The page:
2015 Tomato Growers' Roundtable

Johnny's Selected Seeds Hosts

Tomato Growers' Roundtable

Albion, Maine: July 2015 — Johnny's Selected Seeds recently hosted the 2015 Tomato Growers' Roundtable, where a consortium of growers and scientists met to discuss the challenges and opportunities of growing tomato in the New England region. Organized by Maine's primary organic certifying agent, the Maine Organic Farmers & Gardeners Association (MOFGA) , the roundtable serves as a conduit for small- to medium-scale commercial growers to listen and collaborate on topics ranging from thinning and pruning and planting density to disease and fertility.

Tomato Growers, Researchers, & Educators Meet in Albion
Tomato growers, researchers, breeders, and educators meet for
the free exchange of ideas and information

The meeting was moderated by MOFGA's organic crop specialist, Eric Sideman, PhD, and Becky Sideman, PhD, Extension Professor and Sustainable Horticultural Production Specialist at the University of New Hampshire. Trials performed at Johnny's research farm in Albion, Maine, as well as those conducted across New England and the rest of the country, provide variety and cultural information to growers of all sizes. Several members of Johnny's research staff were present to listen and contribute to the discussion.

The conversation touched on nearly all aspects of tomato production, but several were noted to resurface throughout the afternoon: earliness, disease resistance, fertility, and grafting. Growers strongly emphasized the importance of selecting the tomato varieties that most reliably produce the earliest fruits. Their customers have come to expect availability of fresh, premium-quality, locally grown tomatoes, and with the aid of heated tunnels, many growers reported being able  to offer ripe tomatoes by mid June.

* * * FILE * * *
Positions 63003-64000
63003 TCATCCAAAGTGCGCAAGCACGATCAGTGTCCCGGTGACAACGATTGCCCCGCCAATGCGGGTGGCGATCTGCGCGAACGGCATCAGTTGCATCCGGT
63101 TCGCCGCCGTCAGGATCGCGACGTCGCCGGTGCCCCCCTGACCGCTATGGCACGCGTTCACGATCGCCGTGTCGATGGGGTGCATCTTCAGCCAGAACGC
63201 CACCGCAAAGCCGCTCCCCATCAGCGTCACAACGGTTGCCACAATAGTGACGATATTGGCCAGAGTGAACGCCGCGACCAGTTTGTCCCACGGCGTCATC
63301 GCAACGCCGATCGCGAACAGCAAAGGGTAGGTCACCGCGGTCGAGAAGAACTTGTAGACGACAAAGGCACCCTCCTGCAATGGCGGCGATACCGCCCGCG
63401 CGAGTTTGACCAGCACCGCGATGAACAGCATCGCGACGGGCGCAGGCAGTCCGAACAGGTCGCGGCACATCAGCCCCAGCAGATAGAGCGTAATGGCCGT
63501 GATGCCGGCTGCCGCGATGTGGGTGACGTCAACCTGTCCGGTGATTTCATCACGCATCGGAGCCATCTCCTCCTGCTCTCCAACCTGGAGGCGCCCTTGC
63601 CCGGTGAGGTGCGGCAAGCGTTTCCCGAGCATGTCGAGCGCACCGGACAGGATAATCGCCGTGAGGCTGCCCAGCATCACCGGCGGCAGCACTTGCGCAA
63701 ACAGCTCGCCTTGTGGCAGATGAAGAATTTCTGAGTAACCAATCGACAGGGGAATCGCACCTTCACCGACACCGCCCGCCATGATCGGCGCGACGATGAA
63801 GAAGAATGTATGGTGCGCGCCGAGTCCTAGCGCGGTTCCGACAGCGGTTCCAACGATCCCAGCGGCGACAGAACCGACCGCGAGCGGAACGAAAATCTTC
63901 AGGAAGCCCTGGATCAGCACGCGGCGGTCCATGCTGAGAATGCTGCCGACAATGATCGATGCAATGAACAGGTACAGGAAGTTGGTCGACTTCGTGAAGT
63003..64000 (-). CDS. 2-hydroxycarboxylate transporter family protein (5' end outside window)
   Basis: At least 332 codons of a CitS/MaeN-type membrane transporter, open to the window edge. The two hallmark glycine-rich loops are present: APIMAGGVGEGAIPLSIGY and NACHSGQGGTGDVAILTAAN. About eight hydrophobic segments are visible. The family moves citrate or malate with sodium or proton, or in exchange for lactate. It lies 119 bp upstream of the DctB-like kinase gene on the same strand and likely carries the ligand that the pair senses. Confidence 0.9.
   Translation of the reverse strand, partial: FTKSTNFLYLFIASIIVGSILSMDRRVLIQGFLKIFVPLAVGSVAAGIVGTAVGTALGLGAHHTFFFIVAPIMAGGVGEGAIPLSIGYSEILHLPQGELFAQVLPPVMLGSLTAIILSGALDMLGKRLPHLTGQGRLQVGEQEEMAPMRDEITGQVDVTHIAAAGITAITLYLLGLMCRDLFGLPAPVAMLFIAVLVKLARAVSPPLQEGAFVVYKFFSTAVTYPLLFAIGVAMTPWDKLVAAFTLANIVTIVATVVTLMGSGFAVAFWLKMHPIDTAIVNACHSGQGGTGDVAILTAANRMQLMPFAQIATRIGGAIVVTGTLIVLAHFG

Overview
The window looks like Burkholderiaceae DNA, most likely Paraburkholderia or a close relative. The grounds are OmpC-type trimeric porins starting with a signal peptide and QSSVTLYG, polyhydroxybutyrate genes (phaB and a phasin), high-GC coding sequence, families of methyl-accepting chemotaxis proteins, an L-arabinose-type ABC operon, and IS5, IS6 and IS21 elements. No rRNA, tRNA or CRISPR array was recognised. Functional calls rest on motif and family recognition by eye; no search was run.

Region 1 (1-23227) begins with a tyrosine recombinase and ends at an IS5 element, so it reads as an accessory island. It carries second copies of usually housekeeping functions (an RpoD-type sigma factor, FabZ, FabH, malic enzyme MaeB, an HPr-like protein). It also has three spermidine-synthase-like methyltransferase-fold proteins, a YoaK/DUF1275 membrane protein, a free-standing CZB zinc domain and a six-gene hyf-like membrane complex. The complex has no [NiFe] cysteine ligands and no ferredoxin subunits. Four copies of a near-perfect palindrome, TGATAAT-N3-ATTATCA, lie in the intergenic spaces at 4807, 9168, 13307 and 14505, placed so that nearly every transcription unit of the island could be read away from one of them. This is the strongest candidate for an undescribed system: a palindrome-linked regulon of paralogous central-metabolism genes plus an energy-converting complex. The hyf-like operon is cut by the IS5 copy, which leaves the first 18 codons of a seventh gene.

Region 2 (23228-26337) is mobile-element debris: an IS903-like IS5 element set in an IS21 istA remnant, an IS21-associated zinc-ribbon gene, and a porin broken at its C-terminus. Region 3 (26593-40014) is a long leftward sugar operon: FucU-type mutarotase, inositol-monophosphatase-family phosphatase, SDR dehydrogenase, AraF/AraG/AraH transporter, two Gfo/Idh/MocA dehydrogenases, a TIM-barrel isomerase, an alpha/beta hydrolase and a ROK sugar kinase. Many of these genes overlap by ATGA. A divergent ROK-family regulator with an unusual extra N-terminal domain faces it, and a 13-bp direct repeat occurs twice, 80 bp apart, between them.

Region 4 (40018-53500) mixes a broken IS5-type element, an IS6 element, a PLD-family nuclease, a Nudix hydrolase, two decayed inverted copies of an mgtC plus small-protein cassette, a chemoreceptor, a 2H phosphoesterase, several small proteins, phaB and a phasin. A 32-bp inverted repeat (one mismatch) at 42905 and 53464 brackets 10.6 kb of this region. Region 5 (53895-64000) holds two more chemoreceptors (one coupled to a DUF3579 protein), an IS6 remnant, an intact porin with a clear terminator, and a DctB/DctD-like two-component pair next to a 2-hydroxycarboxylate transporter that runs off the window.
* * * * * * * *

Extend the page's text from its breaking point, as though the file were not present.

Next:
After earliness, the roundtable growers cited disease resistance as most critical to their success, and varieties that marry these two traits, 'Geronimo' and 'Rebelski,' were named as current favorites. Stories of the devastation wrought by late blight, in particular, led Johnny's tomato breeder, Emily Haga, to recount her progress in breeding quality tomatoes with light blight resistance — both red and pink forms. The feedback she received reaffirmed the value of developing resistant field varieties for organic growers, as many of them had moved to protected culture to offset the risks of crop loss in the field.

The large majority of tomatoes production today takes place within some form of protected-culture setting, where high demands are being placed on the plants to achieve maximal yield over a protracted season. Fertilizers and other inputs, along with proper management, are required for the plants to reach their full genetic potential. The subject of fertility in tunnels was discussed at length, as a dictating factor to overall yield potential and quality. To this end, many tomato growers turn to grafting onto rootstocks to surpass the limitations of yield and vigor commonly met later in the season, when fertility, day length, and day-night temperature variation become constraints. They also noted that grafted plants exhibit such vigor that it is often necessary to prune plants to two leaders rather than one, to achieve an appropriate balance between vegetative and reproductive growth.

The talk repeatedly returned to the pros and cons of grafting one's own tomatoes versus purchasing grafted plants. All concurred on the benefits of grafting — increased vigor, added disease resistance, an extended harvest season, and improved overall crop health. One particular grower quoted a fruit yield three times greater per grafted plant than that of ungrafted plants of the same variety. But some also expressed reservations, in regard to the time-consuming nature of grafting and the requirement for specific materials and methods. Additionally, there is the measure of trial and error involved, in determining which varieties take more readily to being grafted under any given set of conditions. In purchasing plants, on the other hand, growers want assurance that the plants have been grown and grafted in conditions similar to their own, but few nurseries sell their own grafted plants. In addition, the grafted varieties available for purchase are often limited, and not all are universally compatible with growers' production systems.

As the roundtable drew to its conclusion and participants ambled off to tour Johnny's research trials, Pete Zuck, Johnny's Product Manager for tomatoes, noted that he will be looking to fill some of the gaps in the grafted plant variety selection for upcoming growing seasons. "Hearing this type of feedback directly from growers is invaluable to seed companies such as Johnny's, providing key insight into market needs. Not only is Johnny's honored to play a part in bringing growers together, but the guidance the research team received today will inform the direction the grafted plant selection will take in future."

As a direct result of the Tomato Growers Roundtable, growers can look for upcoming changes to tomato offerings from Johnny's Selected Seeds.

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